Saturday, April 21, 2018

April 21,  2018

                                                       The Human-Animal bond!

For the last 2 days Sam and I have had the amazing opportunity to speak at the YSU English Festival about the Human-Animal Bond.  While creating our Powerpoint presentation, I was able to reflect on so many stepping stones throughout my life where I have been able to strengthen and deepen my resolve with the Human-Animal bond.  I was 5 years old in the picture above.  My grandparents had a farm.  My friends were cows (This was Molly), chickens, and sometimes pigs.  My Grandfather mostly had guernseys (rather than the holstein above).  I named all of the guernseys "Sunshine".  And that is what they were to me.  A ray of a matter of fact the brightest ray of sunshine in my world.  It wouldn't be until a year later that I realized why we were "trading" the cows.

On my last day of Kindergarten I felt the world was coming to an end.  Not only was I losing my amazing Kindergarten teacher, Mrs. Modarelli-I also lost my dog Charlie.  Charlie had always been with me since I was born.   Charlie was my oversized dachshund mix that meant a ton to my family.  My family pictures involved Charlie, including professionally done photos.  Charlie would ride on the double swing with me, have tea party after tea party with me, play dress up and dolls, and sit next to me while I learned to talk, and learned to read.  He was always there.  My world had changed forever.

The next year, while sitting in Mrs. Sox 1st grade classroom we were talking about the 4 food groups.  When it came to the "meat" group I had lots of questions.  Because I loved them so much I couldn't believe how nice they were to also give us food.  I vaguely remember Mrs. Sox face being a bit bewildered, and not certain how to answer the questions I was excitedly drilling at her.  The conversation that transpired upset me so much I can even remember what I was wearing.  A light blue dress with a red tulip on it and white tights.  When Mrs. Sox answered my question "You mean they give these things to us?" With, well, no, we are eating the actual animal, I was devastated.   I needed to make sure I understood because it truly wasn't making sense to me at one final question, "Doesn't that hurt them?"  Her reply about how they die for us made me put my head down, and start to cry, and then start to sob, and her consoling wasn't helping me and my head was racing because there were so many Sunshines.  I went to the nurse, and I went home that day.  Never to eat meat willingly again.  Certainly my Mom would have been able to trick me sometimes. I was, after all, 6.  But every year, I understood a little bit more.  animals were truly my friends.  At that age, really the only friends that I had outside of school.   As much as I loved that farm, it was never that amazing place again because I didn't have the power to keep them alive.  That theme of saving them, though, all animals, has been the one consistent thing in my life.  Truly it is my mantra.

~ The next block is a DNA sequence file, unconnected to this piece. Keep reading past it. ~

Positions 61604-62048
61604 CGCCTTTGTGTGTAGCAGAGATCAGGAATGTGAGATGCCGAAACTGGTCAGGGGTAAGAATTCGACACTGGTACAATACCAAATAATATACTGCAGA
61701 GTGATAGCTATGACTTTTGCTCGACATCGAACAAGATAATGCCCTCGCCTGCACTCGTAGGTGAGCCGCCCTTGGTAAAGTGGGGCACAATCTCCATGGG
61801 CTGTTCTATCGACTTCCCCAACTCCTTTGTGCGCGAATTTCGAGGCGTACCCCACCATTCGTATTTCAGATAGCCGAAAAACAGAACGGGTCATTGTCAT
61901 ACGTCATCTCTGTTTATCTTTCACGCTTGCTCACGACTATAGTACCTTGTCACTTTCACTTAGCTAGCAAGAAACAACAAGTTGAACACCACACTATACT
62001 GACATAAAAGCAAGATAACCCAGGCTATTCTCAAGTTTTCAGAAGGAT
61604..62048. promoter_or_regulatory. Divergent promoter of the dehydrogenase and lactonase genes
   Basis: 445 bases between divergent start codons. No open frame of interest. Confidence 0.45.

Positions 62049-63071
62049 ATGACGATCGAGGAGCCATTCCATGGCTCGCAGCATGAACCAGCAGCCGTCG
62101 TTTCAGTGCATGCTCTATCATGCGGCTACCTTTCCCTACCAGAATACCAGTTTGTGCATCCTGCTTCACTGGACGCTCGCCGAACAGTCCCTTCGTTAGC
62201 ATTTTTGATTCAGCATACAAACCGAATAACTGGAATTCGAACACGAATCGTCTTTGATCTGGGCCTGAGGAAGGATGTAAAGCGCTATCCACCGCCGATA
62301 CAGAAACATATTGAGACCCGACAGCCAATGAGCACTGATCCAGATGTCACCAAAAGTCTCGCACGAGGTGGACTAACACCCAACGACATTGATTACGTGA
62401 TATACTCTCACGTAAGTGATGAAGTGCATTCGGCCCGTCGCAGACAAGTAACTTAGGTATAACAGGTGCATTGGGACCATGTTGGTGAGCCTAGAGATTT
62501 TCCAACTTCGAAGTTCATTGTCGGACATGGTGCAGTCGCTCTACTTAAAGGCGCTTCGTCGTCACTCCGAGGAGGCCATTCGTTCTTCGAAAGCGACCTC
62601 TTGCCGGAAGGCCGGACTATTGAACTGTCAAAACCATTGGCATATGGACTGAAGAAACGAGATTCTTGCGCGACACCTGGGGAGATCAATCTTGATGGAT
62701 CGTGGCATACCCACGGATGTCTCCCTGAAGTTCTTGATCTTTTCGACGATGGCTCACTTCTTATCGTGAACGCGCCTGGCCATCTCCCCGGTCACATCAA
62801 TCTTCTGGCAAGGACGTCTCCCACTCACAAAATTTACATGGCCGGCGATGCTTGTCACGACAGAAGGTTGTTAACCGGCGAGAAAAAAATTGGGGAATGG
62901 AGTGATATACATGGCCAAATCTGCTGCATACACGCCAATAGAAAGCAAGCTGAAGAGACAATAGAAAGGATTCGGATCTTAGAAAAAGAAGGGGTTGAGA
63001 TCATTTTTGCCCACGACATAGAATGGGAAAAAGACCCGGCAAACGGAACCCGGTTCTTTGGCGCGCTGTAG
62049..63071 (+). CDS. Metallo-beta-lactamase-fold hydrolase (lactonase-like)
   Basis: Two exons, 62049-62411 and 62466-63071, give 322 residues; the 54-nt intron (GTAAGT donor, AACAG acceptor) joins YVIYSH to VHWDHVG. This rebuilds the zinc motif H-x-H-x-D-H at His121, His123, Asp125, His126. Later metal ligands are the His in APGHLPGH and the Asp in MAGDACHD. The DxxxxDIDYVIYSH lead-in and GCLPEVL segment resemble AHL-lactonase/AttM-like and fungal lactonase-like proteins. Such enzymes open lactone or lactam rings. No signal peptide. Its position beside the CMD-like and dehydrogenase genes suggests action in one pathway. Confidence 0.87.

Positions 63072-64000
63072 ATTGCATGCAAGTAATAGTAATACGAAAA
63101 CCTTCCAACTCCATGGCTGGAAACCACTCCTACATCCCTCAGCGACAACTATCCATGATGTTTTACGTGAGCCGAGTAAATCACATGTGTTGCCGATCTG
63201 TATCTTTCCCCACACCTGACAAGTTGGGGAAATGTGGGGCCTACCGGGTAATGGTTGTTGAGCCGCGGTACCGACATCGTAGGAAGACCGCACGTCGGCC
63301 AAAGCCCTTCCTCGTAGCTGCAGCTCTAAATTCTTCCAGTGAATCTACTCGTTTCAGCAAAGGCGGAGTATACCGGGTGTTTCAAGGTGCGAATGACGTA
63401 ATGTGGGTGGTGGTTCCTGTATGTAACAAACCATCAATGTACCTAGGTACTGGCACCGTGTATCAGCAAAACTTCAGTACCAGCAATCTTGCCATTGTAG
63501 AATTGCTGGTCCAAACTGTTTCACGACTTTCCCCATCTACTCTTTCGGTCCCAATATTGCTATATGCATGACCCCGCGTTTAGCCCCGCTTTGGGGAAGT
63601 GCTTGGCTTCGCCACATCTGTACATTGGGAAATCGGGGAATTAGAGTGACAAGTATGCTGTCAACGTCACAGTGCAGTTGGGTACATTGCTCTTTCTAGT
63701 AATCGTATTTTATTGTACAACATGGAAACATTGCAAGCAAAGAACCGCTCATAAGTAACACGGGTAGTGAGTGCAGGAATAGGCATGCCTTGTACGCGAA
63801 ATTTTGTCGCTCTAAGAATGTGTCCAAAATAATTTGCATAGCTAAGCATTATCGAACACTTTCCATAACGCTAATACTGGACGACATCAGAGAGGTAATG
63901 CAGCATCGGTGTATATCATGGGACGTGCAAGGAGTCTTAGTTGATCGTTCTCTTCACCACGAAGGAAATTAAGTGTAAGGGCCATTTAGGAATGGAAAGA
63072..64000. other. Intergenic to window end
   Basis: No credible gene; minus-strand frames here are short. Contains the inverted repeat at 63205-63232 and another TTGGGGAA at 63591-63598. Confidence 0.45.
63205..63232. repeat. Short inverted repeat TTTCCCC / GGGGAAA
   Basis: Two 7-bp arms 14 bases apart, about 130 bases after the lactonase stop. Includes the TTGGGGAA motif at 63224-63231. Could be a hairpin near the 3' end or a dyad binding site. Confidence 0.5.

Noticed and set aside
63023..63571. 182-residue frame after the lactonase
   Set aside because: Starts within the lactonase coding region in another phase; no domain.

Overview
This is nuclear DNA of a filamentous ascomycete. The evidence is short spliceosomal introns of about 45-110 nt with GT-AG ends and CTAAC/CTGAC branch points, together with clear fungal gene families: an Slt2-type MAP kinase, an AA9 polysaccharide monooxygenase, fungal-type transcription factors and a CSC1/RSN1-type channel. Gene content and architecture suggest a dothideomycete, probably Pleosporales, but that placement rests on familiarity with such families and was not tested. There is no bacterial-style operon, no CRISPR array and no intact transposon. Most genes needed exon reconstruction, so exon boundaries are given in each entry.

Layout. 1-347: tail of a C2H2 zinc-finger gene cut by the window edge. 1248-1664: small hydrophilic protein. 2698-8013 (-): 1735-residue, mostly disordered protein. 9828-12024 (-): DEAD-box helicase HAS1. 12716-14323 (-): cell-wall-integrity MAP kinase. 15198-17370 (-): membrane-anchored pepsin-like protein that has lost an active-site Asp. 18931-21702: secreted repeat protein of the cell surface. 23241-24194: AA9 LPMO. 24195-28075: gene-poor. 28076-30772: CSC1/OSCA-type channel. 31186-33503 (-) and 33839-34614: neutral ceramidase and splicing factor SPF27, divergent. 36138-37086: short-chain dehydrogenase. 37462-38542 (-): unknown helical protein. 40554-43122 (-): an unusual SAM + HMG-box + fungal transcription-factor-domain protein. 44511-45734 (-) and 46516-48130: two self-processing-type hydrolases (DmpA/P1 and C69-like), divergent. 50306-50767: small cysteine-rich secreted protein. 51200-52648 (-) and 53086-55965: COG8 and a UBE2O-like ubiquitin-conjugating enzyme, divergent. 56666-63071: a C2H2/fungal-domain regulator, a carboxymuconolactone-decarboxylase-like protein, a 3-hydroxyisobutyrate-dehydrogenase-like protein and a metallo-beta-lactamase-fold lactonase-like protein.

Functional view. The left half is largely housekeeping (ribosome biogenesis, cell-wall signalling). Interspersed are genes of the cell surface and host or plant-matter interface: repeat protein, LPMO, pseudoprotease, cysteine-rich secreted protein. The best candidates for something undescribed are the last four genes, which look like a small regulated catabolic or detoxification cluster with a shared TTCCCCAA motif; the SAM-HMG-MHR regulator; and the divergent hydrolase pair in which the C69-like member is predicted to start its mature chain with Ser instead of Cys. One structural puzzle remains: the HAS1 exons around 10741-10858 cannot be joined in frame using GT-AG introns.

This was Jebbe Boye. We lost him in August of 2017, after living with us for 8 years.  I would often say that it was love at first sight.  We rescued him from Happy Trails Farm Animal sanctuary.  Each animal that has come into my life have taught me something about the human animal bond.

It is truly more than just loving animals. The definition of the Human-Animal bond is:  The Human-Animal Bond is the dynamic relationship between people and animals in that each influences the psychological and physiological state of the other. Human-animal interaction has profound physiological consequences. People, in contact with animals experience a decrease in blood pressure, reduced anxiety, and a general feeling of well being. By observing the behavior of animals, children learn to be more nurturing and perhaps better parents to their own children. The therapeutic value of animals for socially isolated individuals in nursing homes, hospitals, hospices, and prisons has been documented. People in the presence of animals are often perceived to be more happy and healthy.